Day 17: Another day that you start with a river crossing also includes trailing along the lateral moraine of a glacier with lots of scree, boulders, rock and ice to reach the highest pass on this trek, indeed one of the highest most trekkers cross in Ladakh/ Zanskar/ Spiti, the Parang La (5,800 m). Then its a scrabbly, extremely steep - but quick! - descent o Dak Ldan.
Day 18: Descend through a narrow, fairytale gorge only to have to climb steeply up to the Thangltak pastures, where you camp for the night.
Day 19: A little pass, a river crossing, but an all in all easy walk brings you to the roadhead at Kibber which, at 4,200 m, is one of the highest permanent settlements in the world. Drive down to the pretty Ki gomba on the way to Kaza (3,640 m).
Day 20: Drive over the good roads built by the Indian army crossing the 4,500 m- Kunzum La as well as the famous Rohtang Pass (3,880 m) to reach the bustling tourist centre of Manali.
Day 21: A day to recover from the rigours of your high altitude trek is well spent in Manali. Here is a pleasant old temple set in a glade atop a hill, an Old Town where all the houses and stone-paved alleys are as they have been for centuries, and a wonderful hot spring centre at Vashisht where you can soak away your aches.
Day 22: Make the 550 km-long drive through the valleys of the large Beas and Sutlej rivers, through parts of the Punjab and the north Indian plains to reach Delhi.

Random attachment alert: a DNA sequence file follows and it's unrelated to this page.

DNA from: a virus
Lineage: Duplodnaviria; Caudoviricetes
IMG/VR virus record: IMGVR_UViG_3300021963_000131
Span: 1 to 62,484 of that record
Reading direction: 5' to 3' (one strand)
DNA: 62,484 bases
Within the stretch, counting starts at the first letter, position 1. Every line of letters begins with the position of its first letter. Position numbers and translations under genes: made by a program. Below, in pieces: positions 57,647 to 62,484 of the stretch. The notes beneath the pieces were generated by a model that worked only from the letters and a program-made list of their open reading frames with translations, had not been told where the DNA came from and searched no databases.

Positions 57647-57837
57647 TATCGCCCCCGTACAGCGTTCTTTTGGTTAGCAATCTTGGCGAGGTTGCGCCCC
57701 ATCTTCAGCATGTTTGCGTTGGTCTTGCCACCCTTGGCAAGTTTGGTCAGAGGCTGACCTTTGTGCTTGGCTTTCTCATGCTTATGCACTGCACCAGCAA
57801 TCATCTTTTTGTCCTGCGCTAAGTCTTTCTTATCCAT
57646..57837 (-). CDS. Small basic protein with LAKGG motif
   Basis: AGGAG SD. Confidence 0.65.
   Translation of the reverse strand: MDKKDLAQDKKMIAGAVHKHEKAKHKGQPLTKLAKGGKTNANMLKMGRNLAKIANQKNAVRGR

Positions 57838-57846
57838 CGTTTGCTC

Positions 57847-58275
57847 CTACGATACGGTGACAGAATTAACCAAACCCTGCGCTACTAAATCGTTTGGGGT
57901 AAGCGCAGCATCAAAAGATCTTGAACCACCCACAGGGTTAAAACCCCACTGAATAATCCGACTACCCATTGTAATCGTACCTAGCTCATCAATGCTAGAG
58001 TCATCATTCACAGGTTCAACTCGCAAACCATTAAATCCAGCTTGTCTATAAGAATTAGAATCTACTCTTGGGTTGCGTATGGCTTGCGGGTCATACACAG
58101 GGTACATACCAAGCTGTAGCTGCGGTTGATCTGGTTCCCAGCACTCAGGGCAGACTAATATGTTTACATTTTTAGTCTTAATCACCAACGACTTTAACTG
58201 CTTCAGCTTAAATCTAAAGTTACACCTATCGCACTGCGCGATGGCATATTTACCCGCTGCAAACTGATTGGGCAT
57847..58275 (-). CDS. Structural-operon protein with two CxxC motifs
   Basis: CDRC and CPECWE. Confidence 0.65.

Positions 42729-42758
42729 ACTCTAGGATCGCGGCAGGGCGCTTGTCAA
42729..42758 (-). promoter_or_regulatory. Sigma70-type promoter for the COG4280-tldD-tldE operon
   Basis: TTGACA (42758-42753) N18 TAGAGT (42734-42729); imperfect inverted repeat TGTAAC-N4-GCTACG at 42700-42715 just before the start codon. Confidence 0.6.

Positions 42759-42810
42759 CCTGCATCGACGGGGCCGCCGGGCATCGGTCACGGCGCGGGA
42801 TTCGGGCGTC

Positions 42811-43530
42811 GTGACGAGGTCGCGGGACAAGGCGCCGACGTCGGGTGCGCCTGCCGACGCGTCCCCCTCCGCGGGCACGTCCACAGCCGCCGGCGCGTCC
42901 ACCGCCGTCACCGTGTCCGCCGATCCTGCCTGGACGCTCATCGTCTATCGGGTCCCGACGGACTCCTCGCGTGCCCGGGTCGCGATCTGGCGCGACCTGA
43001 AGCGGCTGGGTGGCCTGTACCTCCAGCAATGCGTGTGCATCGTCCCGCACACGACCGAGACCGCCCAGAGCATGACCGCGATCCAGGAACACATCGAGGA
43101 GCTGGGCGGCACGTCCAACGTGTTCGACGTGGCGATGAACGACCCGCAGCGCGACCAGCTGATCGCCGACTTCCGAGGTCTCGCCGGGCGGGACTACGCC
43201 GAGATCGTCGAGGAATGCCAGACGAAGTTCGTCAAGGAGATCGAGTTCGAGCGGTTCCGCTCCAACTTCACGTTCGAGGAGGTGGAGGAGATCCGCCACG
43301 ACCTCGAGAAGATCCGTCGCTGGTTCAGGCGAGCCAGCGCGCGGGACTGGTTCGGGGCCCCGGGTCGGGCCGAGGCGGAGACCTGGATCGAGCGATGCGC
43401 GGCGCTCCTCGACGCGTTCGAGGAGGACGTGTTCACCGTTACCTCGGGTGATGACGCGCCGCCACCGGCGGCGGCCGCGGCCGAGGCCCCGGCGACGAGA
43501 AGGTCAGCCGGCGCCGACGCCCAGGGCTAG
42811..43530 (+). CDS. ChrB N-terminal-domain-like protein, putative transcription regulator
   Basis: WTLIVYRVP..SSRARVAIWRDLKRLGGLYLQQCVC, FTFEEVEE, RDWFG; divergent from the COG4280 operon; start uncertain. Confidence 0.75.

Day 23: Transfer to New Delhi's international airport for your flight back home.
Cost on your request
1. Accommodation in Leh in B category hotel on full board basis (breakfast, lunch, dinner)
2. Arrival and Departure transfer by non-a/c jeep/ car in Leh
3. Full board during the trek section of the tour
4. English-speaking Ladakhi mountain guide for trekking
5. Cook, ponies (where needed), and porters
6. Complete kitchen gear and all supplies including gasoline
7. All tents for camping
8. Accommodation in Delhi in budget hotel with AC rooms on
Cost does not include:
1. Lunch and dinner in Delhi ($ 5-10 per day per person)
2. Rescue in case of emergency
3. Medical and personal insurance
4. Tips, laundry, all drinks, telephone calls if any
5. Sleeping bags/ ropes/ crampon/ ice-axe/ other gear
6. Inner-line permit fee (US$12 per person)
7. Delhi-Leh airfare (Current fare is US$164 one way)
8. Kaza-Manali-Delhi car/ coach cost